Mass notification systems can consist of:
- Short Message Service (SMS) Text Messaging
- E-mail (campus and personal)
- Web Sites
- Computer Screen Pop-Ups
- Calling Trees
- Building Contact Persons
- Public Address Systems
- Radio and Television
Companies and services are also emerging that automate notifications across multiple platforms such as cell phones, home phones, work phones, e-mail accounts, voice mails and personal digital assistants (PDAs). Services and applications of this type allow schools and campuses to blast the notifications and modify them on a moment’s notice. Some services will even continue to attempt to contact individuals until a response is given.
It is seen as vital that students use their respective campus/institutional e-mails as a means of efficiency and standardization. More specifically, they are more likely to access their campus/institutional e-mails more frequently than their personal e-mail addresses offered by third-party providers.
Cost is obviously a factor with advanced technologies of this nature. Not all institutions and schools will have the financial means to afford such systems.
It is important to evaluate the necessity or importance of emergency notification standards – both policy- and technology-based. In some instances, it may be advantageous to develop benchmarks for notification reach and scope under various conditions. For example, in a report submitted July 6, 2007, by Florida’s State Working Group in Domestic Preparedness Ad Hoc Committee on University and College Campus Emergency Notification Systems, standards were recommended by level of crisis. At the highest level, urgent communications are designed to be communicated to 90 percent of the affected campus population within 10 minutes of the event. Depending on the individual campuses and the notification systems they employ, this may or may not be an achievable metric. It is, therefore, important that each campus evaluate their respective technologies and systems to assure the quickest notification that is practicable.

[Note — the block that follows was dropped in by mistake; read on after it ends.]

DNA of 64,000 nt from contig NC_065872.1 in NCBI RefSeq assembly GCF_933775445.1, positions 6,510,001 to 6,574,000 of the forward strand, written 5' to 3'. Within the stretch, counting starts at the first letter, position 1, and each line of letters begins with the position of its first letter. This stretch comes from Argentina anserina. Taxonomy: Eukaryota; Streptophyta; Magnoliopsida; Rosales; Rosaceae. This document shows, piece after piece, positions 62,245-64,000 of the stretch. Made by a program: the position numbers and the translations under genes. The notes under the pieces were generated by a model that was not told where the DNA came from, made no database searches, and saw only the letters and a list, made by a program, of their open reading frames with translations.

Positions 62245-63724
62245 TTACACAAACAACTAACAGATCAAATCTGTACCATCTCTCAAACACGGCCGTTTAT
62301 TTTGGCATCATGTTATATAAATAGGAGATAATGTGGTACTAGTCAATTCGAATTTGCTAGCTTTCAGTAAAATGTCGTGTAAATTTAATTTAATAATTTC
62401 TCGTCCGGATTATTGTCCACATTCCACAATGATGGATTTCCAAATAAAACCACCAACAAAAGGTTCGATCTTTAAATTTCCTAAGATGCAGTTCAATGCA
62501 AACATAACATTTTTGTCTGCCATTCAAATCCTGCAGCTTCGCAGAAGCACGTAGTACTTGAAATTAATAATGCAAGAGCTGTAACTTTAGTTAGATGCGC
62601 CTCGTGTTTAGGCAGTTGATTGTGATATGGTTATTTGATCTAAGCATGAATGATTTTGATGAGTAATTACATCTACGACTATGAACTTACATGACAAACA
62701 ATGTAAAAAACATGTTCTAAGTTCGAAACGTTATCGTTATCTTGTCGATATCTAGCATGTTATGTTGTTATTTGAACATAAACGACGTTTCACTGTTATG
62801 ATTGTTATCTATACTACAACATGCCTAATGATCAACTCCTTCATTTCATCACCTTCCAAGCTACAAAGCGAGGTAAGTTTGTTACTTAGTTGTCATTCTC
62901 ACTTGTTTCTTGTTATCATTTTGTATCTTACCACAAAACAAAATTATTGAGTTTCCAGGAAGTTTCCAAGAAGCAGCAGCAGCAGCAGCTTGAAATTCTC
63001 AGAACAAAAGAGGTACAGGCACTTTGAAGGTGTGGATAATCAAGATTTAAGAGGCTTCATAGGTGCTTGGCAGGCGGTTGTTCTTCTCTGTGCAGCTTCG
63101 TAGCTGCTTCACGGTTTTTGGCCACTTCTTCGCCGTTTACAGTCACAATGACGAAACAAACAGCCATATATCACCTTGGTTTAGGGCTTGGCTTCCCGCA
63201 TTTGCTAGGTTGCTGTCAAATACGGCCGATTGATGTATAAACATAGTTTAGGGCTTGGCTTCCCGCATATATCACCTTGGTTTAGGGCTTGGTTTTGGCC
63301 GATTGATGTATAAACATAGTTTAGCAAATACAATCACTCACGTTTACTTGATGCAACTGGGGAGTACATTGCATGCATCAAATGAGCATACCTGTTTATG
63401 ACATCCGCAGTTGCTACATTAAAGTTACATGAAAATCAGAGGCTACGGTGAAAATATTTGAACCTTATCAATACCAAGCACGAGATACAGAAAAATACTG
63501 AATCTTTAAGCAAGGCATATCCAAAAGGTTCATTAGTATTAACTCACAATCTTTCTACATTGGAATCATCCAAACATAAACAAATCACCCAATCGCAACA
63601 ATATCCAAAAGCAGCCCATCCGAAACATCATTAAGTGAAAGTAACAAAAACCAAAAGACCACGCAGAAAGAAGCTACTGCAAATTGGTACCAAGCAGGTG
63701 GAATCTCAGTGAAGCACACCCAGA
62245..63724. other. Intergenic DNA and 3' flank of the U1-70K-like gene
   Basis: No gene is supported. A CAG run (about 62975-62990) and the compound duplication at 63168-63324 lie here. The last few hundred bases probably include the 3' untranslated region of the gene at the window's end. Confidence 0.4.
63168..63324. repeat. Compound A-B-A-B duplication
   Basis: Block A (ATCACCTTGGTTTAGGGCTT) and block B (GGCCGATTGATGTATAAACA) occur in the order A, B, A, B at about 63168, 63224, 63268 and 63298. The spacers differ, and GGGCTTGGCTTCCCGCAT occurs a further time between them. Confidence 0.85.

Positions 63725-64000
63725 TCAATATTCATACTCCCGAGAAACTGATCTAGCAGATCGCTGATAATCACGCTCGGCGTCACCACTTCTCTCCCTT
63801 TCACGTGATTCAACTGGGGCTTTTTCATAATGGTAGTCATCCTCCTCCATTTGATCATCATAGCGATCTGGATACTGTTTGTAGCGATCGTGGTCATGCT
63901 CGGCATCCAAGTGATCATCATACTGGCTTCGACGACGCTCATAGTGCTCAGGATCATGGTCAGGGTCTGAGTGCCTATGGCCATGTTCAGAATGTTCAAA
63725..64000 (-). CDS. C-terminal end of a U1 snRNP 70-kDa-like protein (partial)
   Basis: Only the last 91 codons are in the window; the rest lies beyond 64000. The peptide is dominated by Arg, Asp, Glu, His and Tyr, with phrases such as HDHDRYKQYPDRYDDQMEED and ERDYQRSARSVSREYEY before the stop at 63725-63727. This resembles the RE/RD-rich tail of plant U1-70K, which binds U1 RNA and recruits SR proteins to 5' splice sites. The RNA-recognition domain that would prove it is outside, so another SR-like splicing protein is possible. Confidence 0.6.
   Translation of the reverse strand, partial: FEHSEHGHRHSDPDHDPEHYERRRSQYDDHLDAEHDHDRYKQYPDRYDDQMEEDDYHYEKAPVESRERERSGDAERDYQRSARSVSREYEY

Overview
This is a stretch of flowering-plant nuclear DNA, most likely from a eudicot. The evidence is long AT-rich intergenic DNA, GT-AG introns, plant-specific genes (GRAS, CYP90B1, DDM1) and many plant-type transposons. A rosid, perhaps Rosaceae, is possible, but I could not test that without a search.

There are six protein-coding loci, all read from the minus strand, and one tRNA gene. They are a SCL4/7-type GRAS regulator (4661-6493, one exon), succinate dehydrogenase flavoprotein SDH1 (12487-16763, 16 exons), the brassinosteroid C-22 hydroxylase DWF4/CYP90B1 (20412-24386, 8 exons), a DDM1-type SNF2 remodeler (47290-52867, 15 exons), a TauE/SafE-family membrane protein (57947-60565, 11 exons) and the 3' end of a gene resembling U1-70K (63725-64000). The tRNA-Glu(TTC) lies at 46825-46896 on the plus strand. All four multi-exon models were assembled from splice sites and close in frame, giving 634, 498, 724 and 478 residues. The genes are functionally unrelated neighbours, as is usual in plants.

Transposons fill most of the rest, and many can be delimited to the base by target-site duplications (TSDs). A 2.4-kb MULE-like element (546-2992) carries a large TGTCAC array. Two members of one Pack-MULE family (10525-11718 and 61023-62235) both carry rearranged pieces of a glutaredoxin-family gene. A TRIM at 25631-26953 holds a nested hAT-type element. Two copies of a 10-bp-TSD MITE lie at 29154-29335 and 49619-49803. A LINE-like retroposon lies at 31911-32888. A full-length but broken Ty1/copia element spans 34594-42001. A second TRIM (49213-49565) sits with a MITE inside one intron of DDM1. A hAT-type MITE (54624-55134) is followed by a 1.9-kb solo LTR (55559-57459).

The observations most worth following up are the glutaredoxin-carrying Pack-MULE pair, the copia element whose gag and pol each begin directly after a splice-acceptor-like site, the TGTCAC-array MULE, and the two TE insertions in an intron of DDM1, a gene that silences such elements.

Though high-tech approaches are important and often effective, some schools and campuses will need to utilize their existing technologies and resources to meet their respective notification needs. Relying totally on a single technology is not ideal. Power outages and telecommunications failures render many notification platforms ineffective or useless. Marrying technologies and resources can afford the ability to have fault-tolerance in notification efforts. This can be achieved by developing strategies that take into account multiple notification means such as e-mail, text messaging, bull horns, sirens and visual notification cues such as electronic message boards, flags and banners. Again, it is essential to have at least one device or resource that is not power-dependent.